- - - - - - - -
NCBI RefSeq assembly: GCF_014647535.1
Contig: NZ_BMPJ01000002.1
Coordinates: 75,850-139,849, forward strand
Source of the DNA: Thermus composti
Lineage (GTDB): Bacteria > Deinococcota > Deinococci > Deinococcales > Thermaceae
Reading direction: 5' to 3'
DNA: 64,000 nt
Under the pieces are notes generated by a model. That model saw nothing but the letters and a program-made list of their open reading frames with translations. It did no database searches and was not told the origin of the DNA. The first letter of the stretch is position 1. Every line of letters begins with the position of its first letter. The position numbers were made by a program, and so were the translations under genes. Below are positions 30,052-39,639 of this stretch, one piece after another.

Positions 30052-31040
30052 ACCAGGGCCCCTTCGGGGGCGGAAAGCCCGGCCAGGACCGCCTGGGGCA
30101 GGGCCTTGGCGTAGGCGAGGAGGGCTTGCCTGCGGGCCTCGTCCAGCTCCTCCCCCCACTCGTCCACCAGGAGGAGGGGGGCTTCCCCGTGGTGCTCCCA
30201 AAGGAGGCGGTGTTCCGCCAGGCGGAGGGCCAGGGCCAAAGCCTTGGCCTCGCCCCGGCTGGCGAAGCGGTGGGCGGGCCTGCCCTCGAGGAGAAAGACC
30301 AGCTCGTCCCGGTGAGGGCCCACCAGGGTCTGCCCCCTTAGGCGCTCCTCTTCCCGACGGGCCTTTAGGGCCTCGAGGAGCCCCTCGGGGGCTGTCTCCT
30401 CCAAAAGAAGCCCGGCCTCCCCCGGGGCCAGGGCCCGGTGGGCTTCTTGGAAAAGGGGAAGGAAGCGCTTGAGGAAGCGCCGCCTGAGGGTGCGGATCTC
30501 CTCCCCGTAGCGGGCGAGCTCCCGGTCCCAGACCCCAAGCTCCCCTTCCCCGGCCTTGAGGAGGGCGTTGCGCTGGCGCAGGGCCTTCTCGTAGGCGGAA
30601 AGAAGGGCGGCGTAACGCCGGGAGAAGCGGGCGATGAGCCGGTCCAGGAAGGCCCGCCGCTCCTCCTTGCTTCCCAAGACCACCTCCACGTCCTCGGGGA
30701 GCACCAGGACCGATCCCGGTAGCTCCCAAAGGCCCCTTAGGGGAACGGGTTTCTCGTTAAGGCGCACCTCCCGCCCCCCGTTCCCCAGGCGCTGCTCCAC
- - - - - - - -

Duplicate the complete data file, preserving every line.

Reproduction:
NCBI RefSeq assembly: GCF_014647535.1
Contig: NZ_BMPJ01000002.1
Coordinates: 75,850-139,849, forward strand
Source of the DNA: Thermus composti
Lineage (GTDB): Bacteria > Deinococcota > Deinococci > Deinococcales > Thermaceae
Reading direction: 5' to 3'
DNA: 64,000 nt
Under the pieces are notes generated by a model. That model saw nothing but the letters and a program-made list of their open reading frames with translations. It did no database searches and was not told the origin of the DNA. The first letter of the stretch is position 1. Every line of letters begins with the position of its first letter. The position numbers were made by a program, and so were the translations under genes. Below are positions 30,052-39,639 of this stretch, one piece after another.

Positions 30052-31040
30052 ACCAGGGCCCCTTCGGGGGCGGAAAGCCCGGCCAGGACCGCCTGGGGCA
30101 GGGCCTTGGCGTAGGCGAGGAGGGCTTGCCTGCGGGCCTCGTCCAGCTCCTCCCCCCACTCGTCCACCAGGAGGAGGGGGGCTTCCCCGTGGTGCTCCCA
30201 AAGGAGGCGGTGTTCCGCCAGGCGGAGGGCCAGGGCCAAAGCCTTGGCCTCGCCCCGGCTGGCGAAGCGGTGGGCGGGCCTGCCCTCGAGGAGAAAGACC
30301 AGCTCGTCCCGGTGAGGGCCCACCAGGGTCTGCCCCCTTAGGCGCTCCTCTTCCCGACGGGCCTTTAGGGCCTCGAGGAGCCCCTCGGGGGCTGTCTCCT
30401 CCAAAAGAAGCCCGGCCTCCCCCGGGGCCAGGGCCCGGTGGGCTTCTTGGAAAAGGGGAAGGAAGCGCTTGAGGAAGCGCCGCCTGAGGGTGCGGATCTC
30501 CTCCCCGTAGCGGGCGAGCTCCCGGTCCCAGACCCCAAGCTCCCCTTCCCCGGCCTTGAGGAGGGCGTTGCGCTGGCGCAGGGCCTTCTCGTAGGCGGAA
30601 AGAAGGGCGGCGTAACGCCGGGAGAAGCGGGCGATGAGCCGGTCCAGGAAGGCCCGCCGCTCCTCCTTGCTTCCCAAGACCACCTCCACGTCCTCGGGGA
30701 GCACCAGGACCGATCCCGGTAGCTCCCAAAGGCCCCTTAGGGGAACGGGTTTCTCGTTAAGGCGCACCTCCCGCCCCCCGTTCCCCAGGCGCTGCTCCAC